By Ed SikovHenry Holt
By Marc NormanHarmony
By Jeanine BasingerKnopf
The movies made during the studio era—what the cineastes have dubbed “the classical Hollywood cinema”—are, along with jazz, America’s best creative work from the late 1920s to about 1950. But although those pictures are revered, they’re contested. Products of a system run by five vertically integrated companies, they spark ardent and surprisingly nasty debates—about the relationships between art and commerce, convention and innovation, individual and collaborative effort, administrative constraint and creative freedom. These boil down to a single argument: Were the great pictures made because of, or despite, that system? To be sure, plenty in these books could be used in a hackneyed indictment of the studios as fiendish machines that stifled individual creativity, talent, and vision.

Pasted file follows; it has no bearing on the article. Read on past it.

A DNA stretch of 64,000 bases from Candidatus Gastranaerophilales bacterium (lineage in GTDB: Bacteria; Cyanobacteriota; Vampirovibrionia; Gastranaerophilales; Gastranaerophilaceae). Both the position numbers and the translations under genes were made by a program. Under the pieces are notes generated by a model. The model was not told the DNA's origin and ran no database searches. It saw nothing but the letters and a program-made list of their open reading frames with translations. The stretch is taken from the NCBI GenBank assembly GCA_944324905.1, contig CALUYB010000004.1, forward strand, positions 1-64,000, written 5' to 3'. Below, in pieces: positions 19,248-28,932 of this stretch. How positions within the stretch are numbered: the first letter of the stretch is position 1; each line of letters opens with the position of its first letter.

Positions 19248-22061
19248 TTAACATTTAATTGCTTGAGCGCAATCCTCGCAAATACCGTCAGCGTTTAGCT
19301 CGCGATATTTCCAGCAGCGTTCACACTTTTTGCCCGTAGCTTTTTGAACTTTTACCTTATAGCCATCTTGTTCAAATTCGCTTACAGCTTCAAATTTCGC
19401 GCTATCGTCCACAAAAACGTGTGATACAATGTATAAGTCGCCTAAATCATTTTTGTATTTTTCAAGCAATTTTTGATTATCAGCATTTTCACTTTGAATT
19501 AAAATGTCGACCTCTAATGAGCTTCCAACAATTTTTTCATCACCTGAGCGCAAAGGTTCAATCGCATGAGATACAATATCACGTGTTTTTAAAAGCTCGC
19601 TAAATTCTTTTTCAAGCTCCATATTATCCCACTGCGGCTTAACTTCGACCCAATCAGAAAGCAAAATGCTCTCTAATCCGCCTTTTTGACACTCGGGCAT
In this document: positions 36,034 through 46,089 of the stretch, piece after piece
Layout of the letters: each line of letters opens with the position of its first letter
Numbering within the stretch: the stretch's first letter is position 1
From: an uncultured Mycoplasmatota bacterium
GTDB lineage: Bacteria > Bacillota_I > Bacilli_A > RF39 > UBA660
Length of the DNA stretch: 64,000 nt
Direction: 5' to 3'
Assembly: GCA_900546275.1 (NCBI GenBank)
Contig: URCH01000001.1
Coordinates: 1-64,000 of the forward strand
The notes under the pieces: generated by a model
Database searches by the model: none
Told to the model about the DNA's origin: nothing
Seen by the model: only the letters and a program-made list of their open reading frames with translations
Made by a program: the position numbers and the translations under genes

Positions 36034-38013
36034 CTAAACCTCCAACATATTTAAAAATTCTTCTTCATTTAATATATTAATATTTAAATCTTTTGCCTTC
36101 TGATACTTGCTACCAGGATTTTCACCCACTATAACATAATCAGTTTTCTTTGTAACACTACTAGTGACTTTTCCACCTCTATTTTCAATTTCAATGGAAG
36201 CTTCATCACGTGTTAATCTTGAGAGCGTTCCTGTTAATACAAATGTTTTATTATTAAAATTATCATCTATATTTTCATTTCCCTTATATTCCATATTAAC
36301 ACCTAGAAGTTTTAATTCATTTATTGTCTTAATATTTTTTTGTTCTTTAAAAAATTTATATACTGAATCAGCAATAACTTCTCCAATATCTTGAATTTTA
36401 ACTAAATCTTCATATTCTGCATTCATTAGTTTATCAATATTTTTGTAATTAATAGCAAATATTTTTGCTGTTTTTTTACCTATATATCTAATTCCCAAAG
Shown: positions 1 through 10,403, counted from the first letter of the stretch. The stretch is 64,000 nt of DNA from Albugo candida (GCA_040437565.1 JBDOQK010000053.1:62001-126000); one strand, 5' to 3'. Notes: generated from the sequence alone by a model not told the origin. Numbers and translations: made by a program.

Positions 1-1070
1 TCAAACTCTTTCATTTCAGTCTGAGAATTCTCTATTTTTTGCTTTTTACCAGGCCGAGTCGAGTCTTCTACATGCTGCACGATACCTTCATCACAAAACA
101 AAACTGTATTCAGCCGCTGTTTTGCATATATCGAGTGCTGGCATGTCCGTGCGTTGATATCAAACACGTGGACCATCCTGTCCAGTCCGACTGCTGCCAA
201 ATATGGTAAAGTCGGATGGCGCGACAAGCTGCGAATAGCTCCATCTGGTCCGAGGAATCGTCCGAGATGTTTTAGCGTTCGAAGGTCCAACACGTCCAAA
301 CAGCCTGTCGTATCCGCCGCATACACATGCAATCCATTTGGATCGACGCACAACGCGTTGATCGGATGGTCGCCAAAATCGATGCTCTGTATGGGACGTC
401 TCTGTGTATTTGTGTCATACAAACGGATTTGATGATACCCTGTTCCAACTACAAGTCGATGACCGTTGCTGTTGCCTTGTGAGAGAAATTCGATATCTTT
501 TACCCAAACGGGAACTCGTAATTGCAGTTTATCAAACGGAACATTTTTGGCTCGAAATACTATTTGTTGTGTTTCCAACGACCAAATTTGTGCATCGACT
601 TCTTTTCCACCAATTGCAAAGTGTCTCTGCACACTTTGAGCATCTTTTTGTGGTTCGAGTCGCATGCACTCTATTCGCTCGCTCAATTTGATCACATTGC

More important, any Hollywood history illuminates the dichotomy between those movies that the system most highly prized and those we love now, raising some doubts about the much-vaunted “genius of the system.” MGM under its production head and later special-projects producer Irving Thalberg (Fitzgerald’s model for The Last Tycoon) was the most factory-like and systematized studio, with the biggest and most shimmering collection of stars. When Jeanine Basinger and Marc Norman expatiate about the methods and practices of “the studios,” they’re usually describing processes that only MGM had the organizational wherewithal to realize fully. Its luxe “product” was considered Hollywood’s best. But many of its luminaries (Norma Shearer, say) and its self-important “prestige” pictures (Rose-Marie, Romeo and Juliet) long ago lost their magic; glamour, unlike style, is inherently ephemeral. True, the mystique of Metro’s greatest star, Garbo, remains undiminished. But for the most part, those pictures Hollywood thought would endure (Metro’s lofty movies from the 1930s, Warner Brothers’ ponderous “artistically ambitious” Paul Muni biopics of Socially Progressive men) are now far overshadowed by the studio era’s stylish entertainments, whether rollicking (My Man Godfrey), effervescent (Trouble in Paradise), light-headedly lovely (the Fred and Ginger movies, the highest and purest “art” Hollywood ever produced), hard-boiled (Double Indemnity), or high-trash melodramatic (Dark Victory)—movies no one thought would be watched in 10 years, let alone 70.